The city of Gdańsk is over a thousand years old, growing from a small fortification in the 10th century to a wealthy Baltic port in the late middle ages and onwards to become a major city of Poland and Central Europe. Together with the 19th-century resort town of Sopot and a competitive modern centre of Gdynia, the Tri-city has become a gravity point for the arts, culture, trade and political tensions of the last millennia. Needless to say, some of the greatest historic and scientific institutions in Poland (and Europe too!) can be found between these three areas and continue to pull millions of visitors annually.
When we talk about the must-visits in Europe, in terms of war museums, this one is easily in the top 5. It's generally-agreed that WWII began with the Nazi invasion of Poland, that is more-or-less common knowledge nowadays. However, many do not know that the opening shots were actually fired in Gdańsk, which is why the WWII Museum lives here and not in the capital Warsaw. Opened in 2017, this imposing piece of architecture can be seen from the historic centre (specifically the Green Bridge and from St. Mary's Basilica), and yet what you see is a mere half of what the building has to offer. Two floors below the surface is the permanent exhibition - more than 2,000 exhibits spread over three narrative blocks: ‘The Road to War’, ‘The Horrors of War,’ and ‘The War’s Long Shadow’. This is divided into 18 thematic sections, which is reflected in the layout of the exhibition rooms. The thoroughness of this museum is both a blessing and a curse. On the latter point, you need at least 3 hours to see everything properly. For more advice on visiting, read our article on Visiting the World War II Museum in Gdańsk.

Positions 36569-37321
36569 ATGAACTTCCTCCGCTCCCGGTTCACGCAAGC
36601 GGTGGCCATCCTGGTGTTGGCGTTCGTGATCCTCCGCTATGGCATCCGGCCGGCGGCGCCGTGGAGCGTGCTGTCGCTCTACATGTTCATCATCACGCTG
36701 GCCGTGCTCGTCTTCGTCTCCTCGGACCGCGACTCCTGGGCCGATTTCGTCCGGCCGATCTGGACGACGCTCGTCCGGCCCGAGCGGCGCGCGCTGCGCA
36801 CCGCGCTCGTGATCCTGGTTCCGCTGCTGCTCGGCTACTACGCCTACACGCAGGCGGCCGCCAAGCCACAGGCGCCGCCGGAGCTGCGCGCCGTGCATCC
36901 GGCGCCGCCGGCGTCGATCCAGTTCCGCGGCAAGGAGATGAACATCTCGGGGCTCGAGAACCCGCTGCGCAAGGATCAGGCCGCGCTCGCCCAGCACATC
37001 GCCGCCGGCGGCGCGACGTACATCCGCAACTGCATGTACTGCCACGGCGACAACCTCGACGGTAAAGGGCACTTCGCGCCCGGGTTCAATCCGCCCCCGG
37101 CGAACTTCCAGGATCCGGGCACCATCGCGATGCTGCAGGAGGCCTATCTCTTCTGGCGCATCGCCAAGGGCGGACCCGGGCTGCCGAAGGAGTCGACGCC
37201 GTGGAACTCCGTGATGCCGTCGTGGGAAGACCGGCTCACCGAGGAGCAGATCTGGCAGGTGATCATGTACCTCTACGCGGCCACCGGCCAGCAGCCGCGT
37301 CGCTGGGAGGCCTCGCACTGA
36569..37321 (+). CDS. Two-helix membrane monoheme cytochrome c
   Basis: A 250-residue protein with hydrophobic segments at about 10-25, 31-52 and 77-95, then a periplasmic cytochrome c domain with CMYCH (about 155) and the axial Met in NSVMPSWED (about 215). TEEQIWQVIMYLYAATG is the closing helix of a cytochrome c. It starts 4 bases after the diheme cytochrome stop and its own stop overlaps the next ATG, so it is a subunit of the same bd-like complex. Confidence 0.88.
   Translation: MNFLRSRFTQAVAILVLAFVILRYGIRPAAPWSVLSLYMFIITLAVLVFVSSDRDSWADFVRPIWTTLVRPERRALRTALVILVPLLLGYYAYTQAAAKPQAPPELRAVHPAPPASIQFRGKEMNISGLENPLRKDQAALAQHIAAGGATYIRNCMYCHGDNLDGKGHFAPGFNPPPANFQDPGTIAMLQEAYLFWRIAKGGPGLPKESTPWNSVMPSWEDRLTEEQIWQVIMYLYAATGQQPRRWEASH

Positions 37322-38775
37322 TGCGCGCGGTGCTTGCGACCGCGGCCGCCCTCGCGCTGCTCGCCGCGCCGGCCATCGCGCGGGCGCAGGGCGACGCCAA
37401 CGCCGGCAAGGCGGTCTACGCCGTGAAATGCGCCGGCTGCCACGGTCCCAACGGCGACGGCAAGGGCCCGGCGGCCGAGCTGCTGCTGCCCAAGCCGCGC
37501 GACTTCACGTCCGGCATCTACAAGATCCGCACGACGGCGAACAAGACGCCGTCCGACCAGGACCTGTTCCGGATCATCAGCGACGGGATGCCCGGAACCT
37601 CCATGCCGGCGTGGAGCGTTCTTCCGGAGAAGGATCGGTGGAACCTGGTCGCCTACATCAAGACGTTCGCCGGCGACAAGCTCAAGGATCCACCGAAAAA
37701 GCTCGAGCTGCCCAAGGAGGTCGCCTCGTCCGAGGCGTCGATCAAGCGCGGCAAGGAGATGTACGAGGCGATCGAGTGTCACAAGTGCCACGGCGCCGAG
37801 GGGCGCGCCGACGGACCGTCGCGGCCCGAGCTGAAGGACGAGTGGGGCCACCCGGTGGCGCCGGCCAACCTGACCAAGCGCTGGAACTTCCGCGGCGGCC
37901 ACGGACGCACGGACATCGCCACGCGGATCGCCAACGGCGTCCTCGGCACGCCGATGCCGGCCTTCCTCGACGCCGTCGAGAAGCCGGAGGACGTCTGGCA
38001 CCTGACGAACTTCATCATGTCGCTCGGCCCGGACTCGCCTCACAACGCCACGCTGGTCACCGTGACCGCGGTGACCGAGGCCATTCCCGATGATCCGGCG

The Soviet Union and the surrounding Communist Bloc emerged as a new superpower at the close of World War Two, holding a tight grip on Eastern Europe for 45 years, until a trade union movement in Poland finally stood up and demanded change. The inspiring story of Solidarity is a landmark in world history when the impossible was achieved and without the bloodshed that had proceeded Polish independence movements in the past. Opened in 2014 on the edge of the city's shipyards, the European Solidarity Centre is another recent addition to the Tri-city's repertoire of cultural institutions. It functions as a conference centre and library as well, however, the permanent exhibition, spread over three floors, is what draws people from all over the world. It covers the Solidarity story in great detail, including the psychological earthquake that occurred during Pope John Paul II's visit to the homeland in 1979. However, it also covers the domino effect that was set off in surrounding countries under Communist rule and how independence was achieved through similar means (with the exception of Romania). The ground floor usually has a temporary exhibition on, which typically relate to the theme of the pursuit of democracy. However, like the WWII Museum, this one also needs at least 2-3 hours to see everything. We also also highly recommend the audio guide! Read our article on Visiting the European Solidarity Centre (ECS).